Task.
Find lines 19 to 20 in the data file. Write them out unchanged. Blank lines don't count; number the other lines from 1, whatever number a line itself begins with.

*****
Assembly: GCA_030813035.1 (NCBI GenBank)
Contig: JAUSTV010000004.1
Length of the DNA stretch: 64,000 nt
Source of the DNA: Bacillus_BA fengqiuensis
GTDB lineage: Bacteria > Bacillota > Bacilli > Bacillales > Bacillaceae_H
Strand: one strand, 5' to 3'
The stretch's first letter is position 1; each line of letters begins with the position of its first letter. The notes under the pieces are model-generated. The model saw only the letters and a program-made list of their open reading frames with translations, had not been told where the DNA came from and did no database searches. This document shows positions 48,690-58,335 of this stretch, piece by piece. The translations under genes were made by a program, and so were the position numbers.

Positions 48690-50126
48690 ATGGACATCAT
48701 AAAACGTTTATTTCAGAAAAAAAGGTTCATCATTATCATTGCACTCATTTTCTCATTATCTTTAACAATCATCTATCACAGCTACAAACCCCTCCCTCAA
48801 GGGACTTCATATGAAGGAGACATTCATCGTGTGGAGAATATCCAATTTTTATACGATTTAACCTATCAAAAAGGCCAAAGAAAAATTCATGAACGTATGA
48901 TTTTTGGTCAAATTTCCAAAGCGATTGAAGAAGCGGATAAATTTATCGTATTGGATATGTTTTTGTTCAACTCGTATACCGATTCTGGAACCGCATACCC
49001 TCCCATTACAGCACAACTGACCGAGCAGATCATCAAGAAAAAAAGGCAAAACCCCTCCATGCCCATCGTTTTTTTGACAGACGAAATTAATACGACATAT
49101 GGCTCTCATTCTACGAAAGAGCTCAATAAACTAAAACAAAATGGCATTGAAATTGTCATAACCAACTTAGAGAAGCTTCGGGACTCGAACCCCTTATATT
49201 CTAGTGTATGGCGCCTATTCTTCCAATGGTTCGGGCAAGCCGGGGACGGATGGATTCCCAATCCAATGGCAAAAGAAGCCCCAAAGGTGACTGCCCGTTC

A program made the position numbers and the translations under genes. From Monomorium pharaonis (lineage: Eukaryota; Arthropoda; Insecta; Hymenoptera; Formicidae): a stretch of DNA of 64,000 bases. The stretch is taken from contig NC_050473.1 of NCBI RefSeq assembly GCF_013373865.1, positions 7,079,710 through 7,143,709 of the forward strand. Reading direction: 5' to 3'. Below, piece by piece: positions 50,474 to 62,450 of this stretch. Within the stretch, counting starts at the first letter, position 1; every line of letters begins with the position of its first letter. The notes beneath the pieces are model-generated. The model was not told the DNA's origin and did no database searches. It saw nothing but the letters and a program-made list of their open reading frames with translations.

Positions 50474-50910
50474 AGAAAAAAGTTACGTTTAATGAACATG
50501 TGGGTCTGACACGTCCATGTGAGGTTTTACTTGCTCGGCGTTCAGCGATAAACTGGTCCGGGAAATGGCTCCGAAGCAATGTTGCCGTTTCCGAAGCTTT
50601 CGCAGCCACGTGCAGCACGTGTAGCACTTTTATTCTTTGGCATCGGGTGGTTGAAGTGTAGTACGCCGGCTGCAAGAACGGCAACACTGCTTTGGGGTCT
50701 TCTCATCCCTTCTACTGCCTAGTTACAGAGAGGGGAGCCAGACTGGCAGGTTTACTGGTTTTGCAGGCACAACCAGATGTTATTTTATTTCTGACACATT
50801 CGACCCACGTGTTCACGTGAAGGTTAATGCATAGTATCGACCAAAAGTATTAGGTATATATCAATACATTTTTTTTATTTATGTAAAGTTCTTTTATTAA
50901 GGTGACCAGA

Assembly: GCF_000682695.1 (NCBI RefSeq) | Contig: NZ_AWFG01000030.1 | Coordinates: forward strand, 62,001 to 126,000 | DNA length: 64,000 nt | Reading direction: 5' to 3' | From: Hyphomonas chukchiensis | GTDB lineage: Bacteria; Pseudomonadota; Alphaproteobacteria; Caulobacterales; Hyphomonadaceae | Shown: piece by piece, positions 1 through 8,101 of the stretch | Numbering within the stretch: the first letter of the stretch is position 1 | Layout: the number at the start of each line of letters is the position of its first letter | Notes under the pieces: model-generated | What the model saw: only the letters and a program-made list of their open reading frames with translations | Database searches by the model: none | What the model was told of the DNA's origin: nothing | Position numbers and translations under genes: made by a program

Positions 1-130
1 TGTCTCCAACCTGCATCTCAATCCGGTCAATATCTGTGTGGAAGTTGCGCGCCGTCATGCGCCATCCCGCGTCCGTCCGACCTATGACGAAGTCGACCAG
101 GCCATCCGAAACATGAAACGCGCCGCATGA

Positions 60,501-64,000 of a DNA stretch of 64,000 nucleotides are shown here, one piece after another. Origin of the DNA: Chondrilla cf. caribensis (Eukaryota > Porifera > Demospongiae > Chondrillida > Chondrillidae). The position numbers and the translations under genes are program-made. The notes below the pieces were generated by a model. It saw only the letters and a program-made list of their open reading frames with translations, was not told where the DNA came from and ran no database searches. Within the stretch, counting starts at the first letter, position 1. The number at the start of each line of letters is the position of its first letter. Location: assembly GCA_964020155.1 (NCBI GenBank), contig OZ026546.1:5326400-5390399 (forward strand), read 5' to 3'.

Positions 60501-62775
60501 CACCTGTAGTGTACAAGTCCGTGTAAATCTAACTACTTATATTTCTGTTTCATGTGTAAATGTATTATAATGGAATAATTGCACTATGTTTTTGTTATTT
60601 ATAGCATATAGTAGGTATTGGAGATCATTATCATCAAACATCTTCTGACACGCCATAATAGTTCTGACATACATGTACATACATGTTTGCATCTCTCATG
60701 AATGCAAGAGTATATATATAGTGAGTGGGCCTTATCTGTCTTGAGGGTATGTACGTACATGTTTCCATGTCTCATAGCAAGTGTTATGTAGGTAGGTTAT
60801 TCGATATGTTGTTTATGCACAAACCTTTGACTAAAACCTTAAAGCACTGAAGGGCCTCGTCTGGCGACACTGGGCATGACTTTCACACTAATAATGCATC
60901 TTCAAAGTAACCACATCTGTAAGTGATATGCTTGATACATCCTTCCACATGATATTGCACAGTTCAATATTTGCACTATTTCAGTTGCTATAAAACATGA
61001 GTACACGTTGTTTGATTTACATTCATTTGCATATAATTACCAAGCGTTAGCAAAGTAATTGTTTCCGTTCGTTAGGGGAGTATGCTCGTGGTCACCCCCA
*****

50501 TGGGTCTGACACGTCCATGTGAGGTTTTACTTGCTCGGCGTTCAGCGATAAACTGGTCCGGGAAATGGCTCCGAAGCAATGTTGCCGTTTCCGAAGCTTT
50601 CGCAGCCACGTGCAGCACGTGTAGCACTTTTATTCTTTGGCATCGGGTGGTTGAAGTGTAGTACGCCGGCTGCAAGAACGGCAACACTGCTTTGGGGTCT